In a village surrounded by hills and distant mountains, an elder teaches a group of young followers about some of the principles of life. “You see those mountains? ” he asks, pointing afar, “What color are they? ”
“Blue!” Shouts one of the learners with much enthusiasm.
“I see…” mutters the elder. Come with me.
The group followed the elder on a trail into the woods. They walked for an hours or so towards the blue mountains. Seemingly without covering any significant distance, the sun began to set. With the sky awash with colors that seduce day into night, the elder asked once more, “You see those mountains?” He pointed to the vast distance, “what color are they?”
“Black” answered one of the learners.
The elder instructed his team of learners to set up camp as light petered away into a religious sleep. Sitting around a fire, the followers were discussing the mountains and what their elder could be hinting at. The elder sat among them silently until one of the followers tried to draw him into the discussion with a tantalizing question to the minds that court the ideas of philosophy.
Death is undemocratic it seems.
Life lessons are adolescent it seems.
Mass frustrations are increasingly incandescent it seems,
but myopic leadership is increasingly amaurotic it seems.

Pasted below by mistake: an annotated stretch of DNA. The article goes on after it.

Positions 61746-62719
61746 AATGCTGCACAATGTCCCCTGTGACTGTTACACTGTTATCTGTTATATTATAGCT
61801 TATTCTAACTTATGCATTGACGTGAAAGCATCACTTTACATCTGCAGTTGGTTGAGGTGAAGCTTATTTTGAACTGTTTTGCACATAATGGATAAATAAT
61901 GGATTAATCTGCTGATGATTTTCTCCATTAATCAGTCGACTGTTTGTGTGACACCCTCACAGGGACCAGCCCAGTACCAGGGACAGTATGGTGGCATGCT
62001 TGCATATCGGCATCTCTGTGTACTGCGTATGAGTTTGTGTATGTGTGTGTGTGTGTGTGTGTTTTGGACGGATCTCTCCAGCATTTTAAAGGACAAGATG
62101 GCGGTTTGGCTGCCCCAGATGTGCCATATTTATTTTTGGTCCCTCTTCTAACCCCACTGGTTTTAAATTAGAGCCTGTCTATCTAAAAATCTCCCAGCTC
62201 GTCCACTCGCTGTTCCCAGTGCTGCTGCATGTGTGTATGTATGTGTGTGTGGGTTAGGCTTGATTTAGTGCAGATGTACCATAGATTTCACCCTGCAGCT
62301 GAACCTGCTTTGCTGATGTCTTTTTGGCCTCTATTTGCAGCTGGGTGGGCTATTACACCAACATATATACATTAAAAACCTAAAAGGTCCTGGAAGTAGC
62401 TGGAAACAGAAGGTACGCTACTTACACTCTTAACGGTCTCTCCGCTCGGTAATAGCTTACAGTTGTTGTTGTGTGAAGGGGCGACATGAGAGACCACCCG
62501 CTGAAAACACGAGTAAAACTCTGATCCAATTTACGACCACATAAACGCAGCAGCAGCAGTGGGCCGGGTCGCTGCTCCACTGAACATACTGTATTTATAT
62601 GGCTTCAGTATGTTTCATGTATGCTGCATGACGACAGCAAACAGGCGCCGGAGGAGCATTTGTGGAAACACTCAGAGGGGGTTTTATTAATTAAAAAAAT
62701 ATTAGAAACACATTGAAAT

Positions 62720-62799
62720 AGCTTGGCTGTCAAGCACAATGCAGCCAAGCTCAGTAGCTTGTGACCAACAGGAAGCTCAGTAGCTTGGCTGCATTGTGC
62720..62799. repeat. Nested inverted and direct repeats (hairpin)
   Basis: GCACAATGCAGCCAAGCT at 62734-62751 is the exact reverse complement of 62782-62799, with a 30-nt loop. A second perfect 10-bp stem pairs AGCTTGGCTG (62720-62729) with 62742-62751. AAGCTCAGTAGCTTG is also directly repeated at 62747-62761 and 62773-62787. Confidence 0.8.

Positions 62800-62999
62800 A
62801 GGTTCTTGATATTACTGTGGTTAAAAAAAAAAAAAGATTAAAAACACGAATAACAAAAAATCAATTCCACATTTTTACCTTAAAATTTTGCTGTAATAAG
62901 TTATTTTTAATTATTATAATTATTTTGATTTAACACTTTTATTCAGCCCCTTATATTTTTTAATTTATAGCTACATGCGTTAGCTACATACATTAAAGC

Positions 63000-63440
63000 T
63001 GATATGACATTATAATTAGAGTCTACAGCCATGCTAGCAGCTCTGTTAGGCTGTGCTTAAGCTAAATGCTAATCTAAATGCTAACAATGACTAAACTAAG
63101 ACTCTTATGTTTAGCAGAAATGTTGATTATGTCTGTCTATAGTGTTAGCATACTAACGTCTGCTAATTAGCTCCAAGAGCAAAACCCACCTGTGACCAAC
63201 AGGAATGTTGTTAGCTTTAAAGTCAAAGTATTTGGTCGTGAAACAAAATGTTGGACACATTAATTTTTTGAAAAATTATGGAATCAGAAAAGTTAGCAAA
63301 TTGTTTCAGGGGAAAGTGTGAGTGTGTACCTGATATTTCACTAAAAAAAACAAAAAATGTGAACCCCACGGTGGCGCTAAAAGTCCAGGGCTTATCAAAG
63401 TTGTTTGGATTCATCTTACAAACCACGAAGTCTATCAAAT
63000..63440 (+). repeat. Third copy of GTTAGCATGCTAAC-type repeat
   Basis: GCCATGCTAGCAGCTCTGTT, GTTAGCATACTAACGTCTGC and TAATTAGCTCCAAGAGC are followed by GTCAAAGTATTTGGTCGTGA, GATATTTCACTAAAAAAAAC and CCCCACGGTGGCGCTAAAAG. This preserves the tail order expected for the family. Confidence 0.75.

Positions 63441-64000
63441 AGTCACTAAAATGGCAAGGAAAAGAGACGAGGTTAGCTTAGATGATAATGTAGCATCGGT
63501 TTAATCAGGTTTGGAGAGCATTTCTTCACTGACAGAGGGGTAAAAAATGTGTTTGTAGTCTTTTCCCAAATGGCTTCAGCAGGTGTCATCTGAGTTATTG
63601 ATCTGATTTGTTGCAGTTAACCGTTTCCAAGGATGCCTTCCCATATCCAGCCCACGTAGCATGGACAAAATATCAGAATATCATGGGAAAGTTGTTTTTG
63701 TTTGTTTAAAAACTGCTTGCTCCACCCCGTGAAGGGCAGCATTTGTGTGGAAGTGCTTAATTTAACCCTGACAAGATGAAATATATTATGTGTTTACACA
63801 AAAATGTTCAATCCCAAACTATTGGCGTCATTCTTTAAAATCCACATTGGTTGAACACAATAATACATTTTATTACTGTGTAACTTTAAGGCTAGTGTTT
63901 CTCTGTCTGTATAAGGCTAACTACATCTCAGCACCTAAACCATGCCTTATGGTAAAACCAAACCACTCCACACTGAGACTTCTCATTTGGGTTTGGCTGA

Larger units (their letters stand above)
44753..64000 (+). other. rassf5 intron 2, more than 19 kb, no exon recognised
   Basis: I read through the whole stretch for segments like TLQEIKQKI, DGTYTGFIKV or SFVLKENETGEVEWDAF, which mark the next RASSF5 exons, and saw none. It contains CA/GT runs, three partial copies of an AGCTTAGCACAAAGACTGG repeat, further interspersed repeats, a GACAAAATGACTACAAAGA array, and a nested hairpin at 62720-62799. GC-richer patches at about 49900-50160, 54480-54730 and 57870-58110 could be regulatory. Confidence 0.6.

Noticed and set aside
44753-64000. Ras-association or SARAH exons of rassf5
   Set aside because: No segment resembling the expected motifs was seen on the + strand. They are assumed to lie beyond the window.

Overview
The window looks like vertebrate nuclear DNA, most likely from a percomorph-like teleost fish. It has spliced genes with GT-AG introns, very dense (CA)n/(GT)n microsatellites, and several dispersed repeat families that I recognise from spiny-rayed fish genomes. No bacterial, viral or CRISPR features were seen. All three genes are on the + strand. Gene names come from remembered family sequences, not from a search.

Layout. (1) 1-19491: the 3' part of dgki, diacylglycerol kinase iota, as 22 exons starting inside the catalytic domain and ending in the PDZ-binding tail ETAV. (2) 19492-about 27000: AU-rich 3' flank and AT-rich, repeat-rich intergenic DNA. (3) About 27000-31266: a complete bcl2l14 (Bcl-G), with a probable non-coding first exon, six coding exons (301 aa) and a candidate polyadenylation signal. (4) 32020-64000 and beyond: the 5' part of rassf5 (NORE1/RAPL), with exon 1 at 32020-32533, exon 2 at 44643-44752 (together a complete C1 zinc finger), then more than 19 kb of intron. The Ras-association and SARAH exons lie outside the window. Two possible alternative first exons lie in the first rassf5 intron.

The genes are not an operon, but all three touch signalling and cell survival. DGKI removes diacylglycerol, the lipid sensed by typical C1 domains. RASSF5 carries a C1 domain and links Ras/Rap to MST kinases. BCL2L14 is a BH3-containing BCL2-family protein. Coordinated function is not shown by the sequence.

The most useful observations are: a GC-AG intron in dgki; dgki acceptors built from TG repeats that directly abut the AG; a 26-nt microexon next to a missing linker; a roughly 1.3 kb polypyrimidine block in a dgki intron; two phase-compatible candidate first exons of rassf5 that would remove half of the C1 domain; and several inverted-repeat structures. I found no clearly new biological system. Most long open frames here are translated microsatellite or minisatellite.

Death is undemocratic is seems.
I pray for wisdom to be blatantly anarchic.
5. Dec. 2013
The goal of a business is to make money for its shareholders. This is the bottom line.
Many people join the entrepreneurial fray purely out of circumstance, to try and make a living. Be that as it may, as soon as business starts, one quickly learns that things are not as they seem – the path to making money is quite often counter intuitive.
If the purpose of a business is indeed to make money for its shareholders, why don’t we buy up a lot of printers and ink to print a few thousand bank notes? Well, money wouldn’t be worth anything if everybody had it. So then, why don’t we just take money from people. This is not very sustainable because people would want to do the same thing to you, thus wealth would be owned by the strongest man as was the case in ancient times. It seems pursuing this goal of business literally can lead to atrocious outcomes. Hence I propose that this paradigm broken.
Clutching the waters to avoid drowning,
Such is a man who drowns.
Letting go of the waters to drown,
Such is a man who floats.